For Jordan Abel, winning Canada’s most lucrative literary prize isn’t just a personal triumph, but a win for “all the people who continue to fight against appropriation.”
The Nisga’a writer added to his accolades the $65,000 Griffin Poetry Prize for his third collection, Injun (Talonbooks), on June 8. The winning work is a long poem that weaves together pieces from 91 old pulp western novels — published between 1840 and 1950 — to explore racism, representations of indigenous peoples and mechanisms of colonialism, such as cultural appropriation.
“I think it’s absolutely an affirmation of voices that are in resistance,” Abel said on stage of his win, the Globe and Mail reported.
Back in 2010, Abel’s short story, Three Dudes, Some Drugs, and a Bear, was a runner-up in Broken Pencil’s Deathmatch writing competition. From its opening lines, the short story had a unmistakable Fear and Loathing vibe:
“By the time the acid took hold, we were halfway to Edmonton. Tommy rode shotgun, a cigarette dangling from his dry lips, and Bear scrunched in the back seat, shifting constantly. Johansson, our first year roommate, had called us on his cell a few hours ago, breathing heavily, saying that he needed to get out, that everything had gone wrong.”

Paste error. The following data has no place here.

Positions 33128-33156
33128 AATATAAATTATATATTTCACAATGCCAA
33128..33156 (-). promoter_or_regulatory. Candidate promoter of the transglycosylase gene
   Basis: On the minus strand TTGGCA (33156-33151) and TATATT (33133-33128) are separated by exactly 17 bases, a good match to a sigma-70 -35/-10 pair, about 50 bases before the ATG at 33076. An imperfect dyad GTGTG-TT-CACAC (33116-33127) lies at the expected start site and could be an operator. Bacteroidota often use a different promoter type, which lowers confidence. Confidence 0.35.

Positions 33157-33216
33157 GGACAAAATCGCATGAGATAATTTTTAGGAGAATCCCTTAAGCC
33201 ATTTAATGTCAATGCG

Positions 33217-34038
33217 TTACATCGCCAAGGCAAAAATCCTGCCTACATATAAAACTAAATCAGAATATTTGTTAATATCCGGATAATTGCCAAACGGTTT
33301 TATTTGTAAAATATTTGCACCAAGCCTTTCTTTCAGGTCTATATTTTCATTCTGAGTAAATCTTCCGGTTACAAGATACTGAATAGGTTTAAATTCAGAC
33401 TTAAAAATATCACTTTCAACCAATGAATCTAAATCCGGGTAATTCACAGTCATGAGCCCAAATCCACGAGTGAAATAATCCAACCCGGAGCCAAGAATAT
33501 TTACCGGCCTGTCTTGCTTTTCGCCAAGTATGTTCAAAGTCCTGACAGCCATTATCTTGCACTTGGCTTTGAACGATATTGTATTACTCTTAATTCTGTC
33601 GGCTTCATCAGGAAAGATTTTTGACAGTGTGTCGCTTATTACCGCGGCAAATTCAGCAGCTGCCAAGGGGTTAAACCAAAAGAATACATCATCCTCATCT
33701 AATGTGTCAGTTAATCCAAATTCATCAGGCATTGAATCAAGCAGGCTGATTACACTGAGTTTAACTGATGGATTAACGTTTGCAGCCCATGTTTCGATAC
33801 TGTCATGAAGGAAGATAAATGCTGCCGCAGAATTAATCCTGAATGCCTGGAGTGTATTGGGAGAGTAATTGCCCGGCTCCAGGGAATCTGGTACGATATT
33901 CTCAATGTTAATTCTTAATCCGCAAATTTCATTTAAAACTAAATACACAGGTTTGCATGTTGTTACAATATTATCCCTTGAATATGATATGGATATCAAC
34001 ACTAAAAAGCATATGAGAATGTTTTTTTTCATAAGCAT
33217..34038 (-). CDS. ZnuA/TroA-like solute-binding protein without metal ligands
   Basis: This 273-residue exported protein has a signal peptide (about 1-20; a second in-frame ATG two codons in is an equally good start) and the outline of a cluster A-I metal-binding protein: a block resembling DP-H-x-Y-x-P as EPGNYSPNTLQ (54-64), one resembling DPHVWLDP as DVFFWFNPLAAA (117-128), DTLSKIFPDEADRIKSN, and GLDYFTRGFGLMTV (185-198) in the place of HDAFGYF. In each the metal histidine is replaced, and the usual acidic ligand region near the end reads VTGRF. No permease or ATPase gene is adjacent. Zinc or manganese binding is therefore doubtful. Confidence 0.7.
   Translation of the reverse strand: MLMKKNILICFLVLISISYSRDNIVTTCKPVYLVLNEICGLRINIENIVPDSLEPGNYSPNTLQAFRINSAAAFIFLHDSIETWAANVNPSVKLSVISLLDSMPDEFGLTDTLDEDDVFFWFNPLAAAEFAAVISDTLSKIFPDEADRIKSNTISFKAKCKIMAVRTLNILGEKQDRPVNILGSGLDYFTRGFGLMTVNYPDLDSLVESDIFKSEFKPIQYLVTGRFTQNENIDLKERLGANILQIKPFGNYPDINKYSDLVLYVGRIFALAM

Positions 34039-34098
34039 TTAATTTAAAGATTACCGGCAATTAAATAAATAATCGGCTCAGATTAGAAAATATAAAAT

“Deathmatch was a substantial influence on my writing,” he said in a 2012 interview, largely because of the “enormous amount of feedback—more feedback than I’ve ever received for anything” that he’d gotten through the process.
After the Deathmatch, the Vancouver writer went on to publish Un/inhabited (2015) and The Place of Scraps (2013), which was the winner of the Dorothy Livesay Poetry Prize and finalist for the Gerald Lampert Memorial Award. His work has since been anthologized in Best Canadian Poetry (Tightrope), The Land We Are: Artists and Writers Unsettle the Politics of Reconciliation (Arbiter Ring), and The New Concrete: Visual Poetry in the 21st Century (Hayword).
At 32 years old, it’s likely Abel has quite the creative career ahead of him, but in the meantime he’s pursuing a PhD at Simon Fraser University where he’s researching the intersection between Digital Humanities and Indigenous Literary Studies. (Anisa Rawhani)